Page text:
• Hairstyles and treatments. Too much of something is never a good thing. In this regard, excessive hairstyling or hairstyles that snatched your hair so tight, like pigtails or cornrows, can lead to traction alopecia (a variation of alopecia). Treatments that include hot-oil and permanents can also be the cause of hair loss. Be wary because if there’s scarring, hair loss could be permanent.

Natural Tips to Promote Hair Growth:

Massage

Using oils and masks to massage the scalp stimulates it and could improve the thickness of hair. The motion of stretching during the massage triggers the dermal papilla cells which are responsible for hair growth, thickness and the shedding and regrowth cycle. Moreover, massaging, as with any part of the body, improves blood flow and health of the scalp. A 2019 study showed that hair growth increased blood flow and the health of the scalp, which is achieved by massaging your scalp everyday. It relieves stress and tension, which is an added bonus if these are the cause of your hair loss. Massage your scalp with your fingertips, never with the fingernails and move in circles across the scalp, all the while applying light to medium pressure. There’s no standard duration that you’ve to perform a head massage, scalp massages were given for 4 minutes, everyday, for a period of 24 weeks in the former 2019 study.

Aloe vera

While TikTok has recently showcased what aloe vera can do for your hair, its usage to treat hair loss goes way back. Known for its soothing properties, this intriguing plant can calm irritated scalp and condition hair. If you experience flakes of dandruff from your scalp, employ this remedy and unblock hair follicles that may be blocked by excess oil. Apply pure aloe vera gel onto your scalp and hair a few times per week. If it is hard to come by, you can opt for shampoos and conditioners with aloe vera.

Virgin Coconut oil

Lauric acid, a fatty acid component in coconut oil, is able to penetrate deep inside the hair shaft and decrease the protein loss from hair. It can be used pre- or post-hair wash, depending on your hair type. If your hair falls under the oily category, you use coconut oil as a leave-in treatment for a couple of hours or overnight before you wash it. Use coconut oil to massage it into your scalp and all of your hair as it can also lubricate the hair shaft and prevent breakage. This is evident in a study that discovered applying coconut oil to the scalp enriches the scalp’s microbiome, making it and hair follicles healthier.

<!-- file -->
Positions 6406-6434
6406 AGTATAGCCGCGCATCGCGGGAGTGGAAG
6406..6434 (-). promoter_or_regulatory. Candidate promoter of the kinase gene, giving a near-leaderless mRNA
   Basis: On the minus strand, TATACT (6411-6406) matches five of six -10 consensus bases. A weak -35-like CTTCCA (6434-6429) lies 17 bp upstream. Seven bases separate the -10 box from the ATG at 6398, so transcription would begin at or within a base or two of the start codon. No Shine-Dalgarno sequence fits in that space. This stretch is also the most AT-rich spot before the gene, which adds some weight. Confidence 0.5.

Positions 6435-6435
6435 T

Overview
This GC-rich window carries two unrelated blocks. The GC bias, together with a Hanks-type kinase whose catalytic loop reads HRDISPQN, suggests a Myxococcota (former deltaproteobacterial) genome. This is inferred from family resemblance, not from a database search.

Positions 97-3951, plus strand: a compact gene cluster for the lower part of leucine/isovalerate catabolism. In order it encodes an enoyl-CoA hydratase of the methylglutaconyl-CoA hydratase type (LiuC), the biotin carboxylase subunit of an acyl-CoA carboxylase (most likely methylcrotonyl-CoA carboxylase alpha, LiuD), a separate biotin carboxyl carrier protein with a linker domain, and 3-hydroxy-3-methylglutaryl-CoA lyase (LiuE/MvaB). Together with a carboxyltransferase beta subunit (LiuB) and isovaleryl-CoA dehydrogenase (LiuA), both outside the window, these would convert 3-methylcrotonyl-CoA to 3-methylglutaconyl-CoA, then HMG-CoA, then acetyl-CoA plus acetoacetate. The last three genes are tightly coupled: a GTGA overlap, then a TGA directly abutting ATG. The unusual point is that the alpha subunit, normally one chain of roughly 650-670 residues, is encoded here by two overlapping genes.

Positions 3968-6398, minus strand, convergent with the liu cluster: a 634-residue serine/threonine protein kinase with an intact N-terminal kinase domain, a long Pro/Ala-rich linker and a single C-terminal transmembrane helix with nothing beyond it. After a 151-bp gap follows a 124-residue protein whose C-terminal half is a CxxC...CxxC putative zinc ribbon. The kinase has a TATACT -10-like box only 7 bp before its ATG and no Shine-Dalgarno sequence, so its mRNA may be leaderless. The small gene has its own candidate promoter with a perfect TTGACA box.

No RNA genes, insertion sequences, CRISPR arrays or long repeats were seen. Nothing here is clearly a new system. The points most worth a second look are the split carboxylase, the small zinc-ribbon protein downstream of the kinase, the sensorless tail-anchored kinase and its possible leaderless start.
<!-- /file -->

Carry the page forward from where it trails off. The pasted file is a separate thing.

Fish oil

Fish oil is rich in omega fatty acids which are rich in nutrients and proteins that can aid in repairing and improving your hair from the inside. Pair an omega supplement along with antioxidants to further improve hair density and diameter as well as decrease hair loss. Another function of omega fatty acids is to assist cells to work properly and boost immunity, which is healthful in its entirety. As aforementioned, be sure to follow the manufacturer's recommended dosage and consult with a professional before adding any new supplements to your diet.

Ginseng

Taking care of your body internally can reflect externally. To stimulate hair follicles and growth, consume supplements such as ginseng. The active ingredients found in ginseng, called Ginsenosides are thought to be responsible for the positive effects on hair. Always consult with a professional, check for possible adverse effects and follow directions when taking supplements.

Rosemary oil

Besides being used to flavour food, rosemary oil is a popular essential oil that promotes hair growth, reduces hair loss and can be utilised to treat androgenetic alopecia. Create your own concoction by mixing a few drops of rosemary essential oil to a carrier oil like argan or jojoba oil and massage it into hair and scalp before shampoo. Do this a few times a week to reap the best benefits. Alternatively, you can also mix a few drops of this oil into your shampoo and conditioner on the daily. Be sure not to apply any essential oils directly into the skin and instead mix them with a carrier oil or shampoo.